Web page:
01/12/2012 Leave a comment
One of the panel discussions at the Online Information Conference 2012 was about influence and leadership. The key question posed was “where is our profession heading and what does it mean we must do now?”
Inevitably, there were some different views from the panelists and audience as to the precise nature and shape of the profession concerned e.g. information professionals; knowledge professionals; library professionals etc and the extent to which ‘it’ was/is a recognised (by industry and business) as a profession in the same way as, for example, Accountancy or Marketing. For me, the discussion and Q&A session got a little muddled between the concepts of ‘the profession’ and ‘being a professional’ – the latter term being applied to the host of organisational employees who, one way or the other, are involved in information and knowledge management.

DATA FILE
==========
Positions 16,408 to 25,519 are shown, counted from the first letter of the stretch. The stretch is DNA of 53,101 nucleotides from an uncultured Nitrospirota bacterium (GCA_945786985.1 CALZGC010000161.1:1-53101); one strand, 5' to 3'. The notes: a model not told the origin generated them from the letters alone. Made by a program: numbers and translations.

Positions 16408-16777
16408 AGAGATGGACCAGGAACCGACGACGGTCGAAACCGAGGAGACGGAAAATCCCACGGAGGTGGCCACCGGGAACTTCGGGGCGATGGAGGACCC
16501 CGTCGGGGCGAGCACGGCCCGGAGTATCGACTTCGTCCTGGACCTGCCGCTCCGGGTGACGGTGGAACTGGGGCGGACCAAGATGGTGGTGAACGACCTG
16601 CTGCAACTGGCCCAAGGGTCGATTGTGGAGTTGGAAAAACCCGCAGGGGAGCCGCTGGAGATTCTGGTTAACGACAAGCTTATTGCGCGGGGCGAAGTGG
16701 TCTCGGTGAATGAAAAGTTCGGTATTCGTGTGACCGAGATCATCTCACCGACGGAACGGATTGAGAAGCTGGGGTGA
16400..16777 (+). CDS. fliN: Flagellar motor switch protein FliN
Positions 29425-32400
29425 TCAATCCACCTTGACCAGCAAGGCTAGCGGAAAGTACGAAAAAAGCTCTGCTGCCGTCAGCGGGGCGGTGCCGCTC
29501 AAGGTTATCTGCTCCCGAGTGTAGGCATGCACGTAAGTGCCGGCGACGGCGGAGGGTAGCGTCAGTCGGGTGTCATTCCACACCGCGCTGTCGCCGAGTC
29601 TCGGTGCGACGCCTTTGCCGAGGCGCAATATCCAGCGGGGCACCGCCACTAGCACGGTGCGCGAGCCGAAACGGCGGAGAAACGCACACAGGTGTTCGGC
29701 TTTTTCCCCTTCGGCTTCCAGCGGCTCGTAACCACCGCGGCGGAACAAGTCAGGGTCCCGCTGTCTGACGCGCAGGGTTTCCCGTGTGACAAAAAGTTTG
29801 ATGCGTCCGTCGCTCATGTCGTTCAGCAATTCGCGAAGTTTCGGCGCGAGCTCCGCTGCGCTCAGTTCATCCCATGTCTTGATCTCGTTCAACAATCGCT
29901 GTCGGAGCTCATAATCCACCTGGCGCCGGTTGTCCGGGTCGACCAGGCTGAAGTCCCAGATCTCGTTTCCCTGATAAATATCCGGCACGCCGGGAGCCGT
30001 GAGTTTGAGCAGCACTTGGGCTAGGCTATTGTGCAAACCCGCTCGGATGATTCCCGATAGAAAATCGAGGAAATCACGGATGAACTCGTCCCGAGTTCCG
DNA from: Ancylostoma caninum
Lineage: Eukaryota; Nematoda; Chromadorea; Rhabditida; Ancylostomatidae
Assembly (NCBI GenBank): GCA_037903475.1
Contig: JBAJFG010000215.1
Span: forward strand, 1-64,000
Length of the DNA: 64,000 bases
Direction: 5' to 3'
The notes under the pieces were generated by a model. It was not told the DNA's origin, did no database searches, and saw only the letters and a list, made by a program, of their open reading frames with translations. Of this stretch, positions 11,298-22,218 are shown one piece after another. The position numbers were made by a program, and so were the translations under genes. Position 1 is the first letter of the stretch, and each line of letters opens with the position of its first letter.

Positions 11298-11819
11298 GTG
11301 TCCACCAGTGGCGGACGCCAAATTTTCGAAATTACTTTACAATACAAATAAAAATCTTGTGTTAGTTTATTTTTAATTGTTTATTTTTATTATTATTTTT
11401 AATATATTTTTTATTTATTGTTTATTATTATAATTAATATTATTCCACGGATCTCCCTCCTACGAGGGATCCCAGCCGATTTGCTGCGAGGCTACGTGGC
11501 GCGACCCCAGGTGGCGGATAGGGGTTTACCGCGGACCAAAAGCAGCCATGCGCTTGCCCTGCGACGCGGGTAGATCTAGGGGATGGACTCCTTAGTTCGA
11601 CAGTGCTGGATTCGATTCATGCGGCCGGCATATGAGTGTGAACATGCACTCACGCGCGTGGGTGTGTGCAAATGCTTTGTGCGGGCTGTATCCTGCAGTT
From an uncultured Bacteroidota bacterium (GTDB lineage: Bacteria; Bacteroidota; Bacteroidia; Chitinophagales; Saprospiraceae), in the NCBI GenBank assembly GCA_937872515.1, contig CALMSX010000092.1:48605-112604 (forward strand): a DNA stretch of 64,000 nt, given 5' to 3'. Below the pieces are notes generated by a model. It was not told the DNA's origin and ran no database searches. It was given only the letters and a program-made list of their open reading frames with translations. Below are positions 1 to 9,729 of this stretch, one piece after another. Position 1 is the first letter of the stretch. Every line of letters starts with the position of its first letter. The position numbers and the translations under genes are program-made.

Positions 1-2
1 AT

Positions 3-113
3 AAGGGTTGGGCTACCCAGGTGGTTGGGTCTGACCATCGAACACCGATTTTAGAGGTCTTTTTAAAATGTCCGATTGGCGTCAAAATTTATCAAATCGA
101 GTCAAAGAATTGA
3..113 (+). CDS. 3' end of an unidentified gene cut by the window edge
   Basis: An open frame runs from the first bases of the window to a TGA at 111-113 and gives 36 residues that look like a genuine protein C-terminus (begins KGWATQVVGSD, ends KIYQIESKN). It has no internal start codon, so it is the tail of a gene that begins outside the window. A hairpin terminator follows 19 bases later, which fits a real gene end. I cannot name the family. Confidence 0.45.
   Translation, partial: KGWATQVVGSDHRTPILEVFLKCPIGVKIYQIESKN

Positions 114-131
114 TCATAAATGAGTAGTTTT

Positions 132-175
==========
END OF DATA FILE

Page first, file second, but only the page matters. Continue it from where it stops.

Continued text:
Interestingly, the ‘profession’, in the guise of journalists, media, and information management experts formed a key part of a talk given at TFPL Connect on 29 November 2012 by Jonathon Charles, Director, Communications EBRD. In his talk Jonathon questioned what information we should trust, given that there are ever-increasing amounts of it available. Put another way – if there is no definitive version of the truth, and every piece of information is a version of the truth; then in what information should we trust?
His next point reminded me of the panel discussion at Online and of what it means to be a ‘knowledge/information professional’. To quote Jonathon “trusted guides hold the key to the digital age”.
In the same way that we need trusted guides to help us navigate a difficult path or route, we also need trusted guides to help us navigate through the knowledge and information sources/overload we often find ourselves drowning in, and to help steer us toward knowledge and information that we can trust and act on.
I wonder how long it will be before we see someone in ‘the profession’ with the job title of Trusted Guide?
Photo from Indiana Public Media’s photostream on Flickr